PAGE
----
Pastor: Insurance law should be ‘Rocky’ Clark’s legacy
BY SUSAN DEMAR LAFFERTY email@example.com January 6, 2012 9:30PM
Robbins Village Trustee Shantiel Simon (right) and pastor Anthony Williams call on Gov. Pat Quinn and the Illinois State Legislature to pass House Bill 603 to protect present and future high school athletes in the event of catastrophic injuries during a press conference at Good Shepherd Evangelical Lutheran Church in Robbins, Illinois, Friday, January, 6, 2012. They want it to be called "The Rocky Clark Legislation." | Joseph P. Meier~Sun-Times Media
Updated: February 10, 2012 8:36AM
A law that would provide lifetime health insurance coverage for high school students who suffer catastrophic injuries while playing a sport for their school will be Rocky Clark’s legacy if his pastor has his way.
One day after the death of Clark, the former Eisenhower High School student who was paralyzed from the neck down after a football injury in 2000, the Rev. Anthony Williams on Friday urged state legislators to pass House Bill 603 “to make sure no high school student-athlete goes through what Rocky went through.”
The bill would require school districts to provide catastrophic health insurance coverage with no annual or lifetime maximum benefits for high school students who suffer an injury that results in medical expenses of $50,000 or more while participating in a school-related athletic activity.
Clark, 27, of Robbins, died Thursday after spending the past 11 years of his life as a quadriplegic. His insurance ran out less than a year and a half ago, lowering the quality of his medical care and leaving his family in dire financial straits.
Clark’s character throughout his ordeal inspired many, and because of that, plans for funeral services have not been finalized. A service tentatively has been scheduled for Jan. 14 — just days before his 28th birthday — but family had not decided on a location because hundreds are expected to attend.
At a news conference Friday at Good Shepherd Lutheran Church in Robbins, Williams and Robbins Village Trustee Shantiel Simon urged support for what Williams wants to call the “Rocky Clark Bill.”
State Rep. William Davis (D-East Hazel Crest) in October added the insurance measure to a bill about teacher certification and became HB 603’s chief sponsor.
But Clark himself had called on legislators to provide such health care at the national level long before that.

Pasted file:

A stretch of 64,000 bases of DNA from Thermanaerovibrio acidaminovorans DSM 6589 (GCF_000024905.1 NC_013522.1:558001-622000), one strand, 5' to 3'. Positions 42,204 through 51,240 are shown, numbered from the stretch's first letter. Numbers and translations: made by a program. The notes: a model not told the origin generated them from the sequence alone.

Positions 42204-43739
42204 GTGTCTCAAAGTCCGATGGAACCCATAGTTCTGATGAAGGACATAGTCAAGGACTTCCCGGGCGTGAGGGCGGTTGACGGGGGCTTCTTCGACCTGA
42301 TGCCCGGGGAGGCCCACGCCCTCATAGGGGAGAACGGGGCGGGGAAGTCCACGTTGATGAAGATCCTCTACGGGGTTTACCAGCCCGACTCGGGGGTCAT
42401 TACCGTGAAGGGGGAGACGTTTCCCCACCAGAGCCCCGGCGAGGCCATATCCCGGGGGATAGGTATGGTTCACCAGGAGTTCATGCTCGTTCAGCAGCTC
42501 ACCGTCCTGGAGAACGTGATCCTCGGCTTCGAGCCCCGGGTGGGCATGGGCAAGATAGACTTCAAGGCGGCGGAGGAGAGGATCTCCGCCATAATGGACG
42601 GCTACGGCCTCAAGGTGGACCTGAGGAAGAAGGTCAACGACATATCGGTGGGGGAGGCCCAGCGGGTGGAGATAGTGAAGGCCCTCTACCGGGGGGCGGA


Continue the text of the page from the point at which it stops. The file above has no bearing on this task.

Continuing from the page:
Coverage for Clark from a $5 million insurance policy from Community High School District 218 ran out in August 2010. His mother quit her job to care for him, creating a financial burden on his family, Williams said.
“Rocky gave us this message about what has to be done,” said Simon, who plans to take a group of athletes to Springfield to urge support of the bill, which has not cleared the house.
Minnesota is the only state that requires such insurance, Williams said. The Minnesota State High School League provides catastrophic insurance for students in grades 7 to 12 who practice, participate in or travel to athletic and fine arts competitions. Those suffering a permanent total disability are paid $1,500 per month for life from age 18, and $1,000 per month for a partial disability.
“Only a minority of students have catastrophic injuries, but when it happens, they need to be covered for life,” Williams said. “If we can send someone to the moon, we can work out insurance for athletes.”
Davis could not be reached for comment.
Clark suffered a spinal cord injury when he was tackled in a high school football game Sept. 5, 2000. He had around-the-clock care until his insurance policy ended, at which time he said he felt he was being punished for living too long after becoming a quadriplegic.
A family member said Clark died of complications related to his lungs and kidneys.
“His body gave up, but his spirit didn’t,” Williams said.
Donations still can be made to the Rasul (Rocky) Clark Benefit Fund, First Midwest Bank, 3737 W. 147th St., Midlothian, IL 60445.